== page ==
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We analyzed the occurrence, movements, ecology, behavior, breeding, and specimen information for birds of upland woodland (1500-2200 m) and adjacent habitats on a 37200 ha ranch just north of the equator and immediately east of the Rift Valley, on the western edge of the Laikipia Plateau. Over 14.3 years between 1984 and 1999 one or both of us were in the study area for eight years. This is the first avifaunal investigation of Kenyan mid-altitude evergreen/deciduous woodland (partly treated in a broader, more diffuse paper by van Someren 1956). Increasing human population, movement of people into lands marginal for agriculture, and persistent clearing tor charcoal, firewood, and cultivation by poorly educated, often impoverished humans in still largely rural Kenya is threatening such woodland, as well as other habitats. The study area is relatively unpopulated, and despite some fires, livestock-grazing, firewood-gathering and other problems, is more or less maintained as a conservation area by the Gallmann Memorial Foundation.
Effects of land use, soil, vegetation, temperature, rainfall, evaporation, and other climatic factors are discussed as background for the studies, which were centered upon 16 major sites; concurrent investigation of honeyguide biology and movements to the widely scattered sites allowed observations of birds in all habitats. Altogether 472 species of birds were seen in the study area, including four threatened globally, and 18 threatened regionally (Bennun & Njoroge 1999, Stattersfield & Capper 2000). New information about their ecology', behavior, and breeding especially are documented. Aerial displays of Tawny Eagles Aquila rapax and Gabar Goshawks Micronisus gabar, sexually specific songs of Red-faced Sylvietta Sylvietta whytii, out-of-range occurrences (e.g., Crested Guineafowl Guttera pucherani, Barred Long-tailed Guckoo Cercococcyx montanus, African Pygmy Kingfisher Ceyxpictus, and others), several records of a large gray shrike Lanius spp., upslope (from Lake Baringo area) and downslope (from highlands to the south) movements of sunbirds, finches and others, and sympatric relations of species of francolins, thrushes, babblers, starlings, polymorphism in paradise monarchs, brood parasite-host relations, and others are among the new data presented. Major bird associations and various interspecific flocks occur, and their composition detailed, and 59 well-documented mobbings of predators, mostly aerial, are described with their diverse besiegers listed. Only 43% (c. 200) of species observed were resident at least somewhere on the study area.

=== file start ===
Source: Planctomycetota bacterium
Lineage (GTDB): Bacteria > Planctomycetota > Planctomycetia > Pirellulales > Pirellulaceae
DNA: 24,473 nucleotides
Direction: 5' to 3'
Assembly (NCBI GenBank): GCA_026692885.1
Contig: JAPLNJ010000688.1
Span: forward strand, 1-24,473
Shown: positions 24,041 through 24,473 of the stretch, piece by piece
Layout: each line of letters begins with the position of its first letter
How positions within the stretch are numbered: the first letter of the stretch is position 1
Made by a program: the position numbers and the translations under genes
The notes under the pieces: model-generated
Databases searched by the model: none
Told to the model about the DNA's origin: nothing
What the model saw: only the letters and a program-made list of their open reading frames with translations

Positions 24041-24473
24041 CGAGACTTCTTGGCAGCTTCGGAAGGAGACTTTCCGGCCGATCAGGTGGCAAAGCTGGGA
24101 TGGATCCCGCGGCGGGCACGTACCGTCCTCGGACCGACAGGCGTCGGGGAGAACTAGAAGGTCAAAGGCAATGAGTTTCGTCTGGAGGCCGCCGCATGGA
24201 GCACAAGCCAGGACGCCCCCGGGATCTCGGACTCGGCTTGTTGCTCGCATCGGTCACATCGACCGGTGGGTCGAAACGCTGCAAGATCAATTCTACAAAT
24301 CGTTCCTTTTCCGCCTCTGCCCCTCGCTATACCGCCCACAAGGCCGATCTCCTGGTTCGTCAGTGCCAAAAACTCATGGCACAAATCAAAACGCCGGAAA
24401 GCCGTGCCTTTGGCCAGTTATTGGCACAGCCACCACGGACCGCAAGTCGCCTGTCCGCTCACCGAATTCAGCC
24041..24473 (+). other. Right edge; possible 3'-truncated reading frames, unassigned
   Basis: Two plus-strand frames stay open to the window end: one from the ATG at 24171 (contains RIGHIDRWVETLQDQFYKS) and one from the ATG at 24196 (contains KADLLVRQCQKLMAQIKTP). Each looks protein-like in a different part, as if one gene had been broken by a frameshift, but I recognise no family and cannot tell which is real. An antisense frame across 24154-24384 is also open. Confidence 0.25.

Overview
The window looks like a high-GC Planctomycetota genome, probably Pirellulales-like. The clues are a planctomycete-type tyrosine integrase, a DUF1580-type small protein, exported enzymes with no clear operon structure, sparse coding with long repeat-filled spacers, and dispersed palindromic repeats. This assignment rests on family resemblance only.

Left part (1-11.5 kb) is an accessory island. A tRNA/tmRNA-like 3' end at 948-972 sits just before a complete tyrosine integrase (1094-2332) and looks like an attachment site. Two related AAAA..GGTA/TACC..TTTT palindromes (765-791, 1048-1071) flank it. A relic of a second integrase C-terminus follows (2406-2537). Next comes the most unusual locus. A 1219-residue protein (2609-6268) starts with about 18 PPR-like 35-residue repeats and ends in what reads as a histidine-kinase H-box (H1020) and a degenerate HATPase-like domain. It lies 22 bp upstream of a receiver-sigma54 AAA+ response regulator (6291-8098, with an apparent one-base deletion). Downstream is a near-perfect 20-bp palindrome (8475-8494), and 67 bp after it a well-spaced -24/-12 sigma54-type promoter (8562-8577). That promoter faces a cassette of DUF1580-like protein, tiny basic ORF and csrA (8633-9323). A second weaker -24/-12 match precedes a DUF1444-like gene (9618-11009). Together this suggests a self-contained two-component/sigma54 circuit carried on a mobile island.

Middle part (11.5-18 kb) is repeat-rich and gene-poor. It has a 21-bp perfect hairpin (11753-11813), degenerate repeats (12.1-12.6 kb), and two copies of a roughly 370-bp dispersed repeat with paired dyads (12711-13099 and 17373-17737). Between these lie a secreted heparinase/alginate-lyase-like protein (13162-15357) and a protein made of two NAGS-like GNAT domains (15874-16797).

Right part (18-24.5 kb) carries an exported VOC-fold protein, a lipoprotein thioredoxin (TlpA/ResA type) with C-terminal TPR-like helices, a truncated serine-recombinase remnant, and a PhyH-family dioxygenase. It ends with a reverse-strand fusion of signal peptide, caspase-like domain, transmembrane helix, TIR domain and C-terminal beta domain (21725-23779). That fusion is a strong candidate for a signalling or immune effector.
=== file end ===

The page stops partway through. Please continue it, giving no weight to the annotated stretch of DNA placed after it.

Shifts in abundance and location, unexpected movements upslope from drier areas to the west and changes in habitat during the study reflect pressures on woodland and indeed other habitats. Human-induced deterioration seems inexorable in the region. Our studies will be well served if awareness and improving understanding of viable conservation measures result in the retention of the avifauna of at least this western section of the Laikipia Plateau.